Univariate and multivariate features

Although univariate features (i.e. features computed using a single-channel) have been extensively used for seizure prediction, there is an overwhelming evidence about the involvement of epileptic networks, supported by studies that have shown changes in EEG signals far away from the seizure onset regions. Thus, a multivariate approach, looking at the interaction between signals recorded from different brain areas would seem more informative.

Bivariate and multivariate approaches such as phase synchronization, nonlinear inter-dependence, linear cross-correlation, that aim at estimating connectivity between EEG signals, have been used for seizure prediction. In the same study described above [1], Mormann and colleagues compared bivariate linear measure cross-correlation (C_max) with nonlinear bivariate measures such as phase coherence (compute with Hilbert Transform RH  and wavelet transform RW),  non-linear interdependence (S). They reported that bivariate measures showed changes at least 240 minutes before the seizure indicating that bivariate measures are sensitive to changes in dynamics at a longer scale compared to univariate measures.


Performance assessment

Assessing the performance of a seizure prediction algorithm can be done in two ways [3] –

1 ) Statistical : The amplitude distribution of the measures in two periods (for example inter-ictal vs pre-ictal) are compared, as described above (also see [1])

2) Algorithmic : Temporal profile of the underlying measure (linear, nonlinear etc) is obtained for every time point of a short window and if the measure crosses a certain threshold and a seizure occurs within a certain time interval (defined as prediction horizon), then this is classified as true alarm (true positive), else it is considered a false alarm (false positive). ROC curves can then be obtained for performance evaluation.

In-sample versus out-of-sample

Optimizing the parameters of a seizure prediction algorithm in order to achieve desirable performance is known as in-sample optimization [3]. For a prediction algorithm to be effective and clinically acceptable, it is imperative that the algorithm should perform well on the out-of-sample testing data. In-sample optimization typically results in overestimation of performance , which is not reproduced when tested on new data for which the parameters of the algorithm may no longer be optimal.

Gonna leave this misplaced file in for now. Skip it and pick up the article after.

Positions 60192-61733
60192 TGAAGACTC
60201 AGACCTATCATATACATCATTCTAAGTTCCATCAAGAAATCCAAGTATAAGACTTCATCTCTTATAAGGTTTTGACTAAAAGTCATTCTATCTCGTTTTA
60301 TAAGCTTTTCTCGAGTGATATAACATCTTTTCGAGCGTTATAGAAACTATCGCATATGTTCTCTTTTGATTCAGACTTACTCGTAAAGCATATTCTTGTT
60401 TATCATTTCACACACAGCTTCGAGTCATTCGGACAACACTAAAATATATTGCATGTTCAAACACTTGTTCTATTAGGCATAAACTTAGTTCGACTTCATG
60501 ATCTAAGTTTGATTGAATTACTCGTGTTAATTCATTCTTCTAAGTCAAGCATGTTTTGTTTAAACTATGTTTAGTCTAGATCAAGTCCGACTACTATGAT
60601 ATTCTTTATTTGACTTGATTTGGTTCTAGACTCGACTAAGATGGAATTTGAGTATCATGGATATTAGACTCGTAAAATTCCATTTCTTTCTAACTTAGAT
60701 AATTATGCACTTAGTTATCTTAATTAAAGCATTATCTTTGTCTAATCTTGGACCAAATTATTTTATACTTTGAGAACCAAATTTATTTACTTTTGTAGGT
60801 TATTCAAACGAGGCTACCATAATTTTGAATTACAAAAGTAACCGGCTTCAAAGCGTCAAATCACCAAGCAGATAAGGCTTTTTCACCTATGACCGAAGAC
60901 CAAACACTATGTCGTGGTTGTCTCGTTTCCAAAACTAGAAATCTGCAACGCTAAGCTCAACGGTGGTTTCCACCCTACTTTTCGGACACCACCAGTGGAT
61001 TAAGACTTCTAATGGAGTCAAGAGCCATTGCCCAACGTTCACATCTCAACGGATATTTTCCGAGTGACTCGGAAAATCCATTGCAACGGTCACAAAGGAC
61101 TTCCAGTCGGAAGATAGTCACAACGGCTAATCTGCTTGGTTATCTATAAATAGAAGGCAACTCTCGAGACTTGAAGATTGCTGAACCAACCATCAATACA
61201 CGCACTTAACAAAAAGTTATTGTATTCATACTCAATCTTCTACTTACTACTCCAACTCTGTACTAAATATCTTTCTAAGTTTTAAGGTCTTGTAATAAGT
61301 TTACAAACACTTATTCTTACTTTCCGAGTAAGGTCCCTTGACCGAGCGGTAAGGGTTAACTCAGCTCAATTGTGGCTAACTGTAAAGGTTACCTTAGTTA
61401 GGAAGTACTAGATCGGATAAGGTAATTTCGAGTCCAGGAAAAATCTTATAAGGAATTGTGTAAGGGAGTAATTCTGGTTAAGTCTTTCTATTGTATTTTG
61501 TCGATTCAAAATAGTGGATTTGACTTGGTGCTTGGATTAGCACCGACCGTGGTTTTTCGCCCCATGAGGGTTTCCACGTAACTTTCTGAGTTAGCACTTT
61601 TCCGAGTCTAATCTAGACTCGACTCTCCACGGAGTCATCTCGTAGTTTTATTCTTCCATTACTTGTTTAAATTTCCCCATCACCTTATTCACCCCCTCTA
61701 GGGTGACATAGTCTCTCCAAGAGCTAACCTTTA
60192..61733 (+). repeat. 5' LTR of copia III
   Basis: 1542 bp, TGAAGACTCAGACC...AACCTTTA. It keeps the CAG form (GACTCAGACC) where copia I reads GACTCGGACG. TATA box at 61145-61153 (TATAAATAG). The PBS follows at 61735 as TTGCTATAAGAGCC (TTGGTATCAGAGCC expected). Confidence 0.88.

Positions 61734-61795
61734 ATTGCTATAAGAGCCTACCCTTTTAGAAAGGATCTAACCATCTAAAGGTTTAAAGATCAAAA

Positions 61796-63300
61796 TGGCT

For a detailed comparison of various measures, along with type of performance assessment (statistical vs algorithmic), parameter optimization (In-sample or not), and sensitivity and specificity rates see [3].


  1. Linear methods seem to work as well as, and in some cases, better than nonlinear methods.
  2. Multivariate/bivariate metrics outperform univariate ones in terms of detecting changes at longer time scales.
  3. Out-of-sample testing on independent data should be carried out to assess the true performance of a prediction algorithm.

Considerable progress has been made in the development of seizure prediction algorithms, that have shown impressive results in terms of specificity and sensitivity. The rapid development of machine and deep learning techniques have been exploited to further this cause. However, often these results don’t extend to external datasets such as those provided in competitions, a challenge that may be due to datasets having different ways of manual seizure annotation across research groups.  Another hurdle to overcome is to enable algorithms to perform with greatly reduced computational power so that they can be used in embedded devices, in real-time.

See the Temple University Hospital EEG Corpus for a large repository of seizure records.



[1] Mormann, Florian, et al. “On the predictability of epileptic seizures.” Clinical neurophysiology 116.3 (2005): 569-587.

[2] Kuhlmann, Levin, et al. “Seizure prediction—ready for a new era.” Nature Reviews Neurology 14.10 (2018): 618-630.

[3] Mormann, Florian, et al. “Seizure prediction: the long and winding road.” Brain 130.2 (2007): 314-333.




Leave a Reply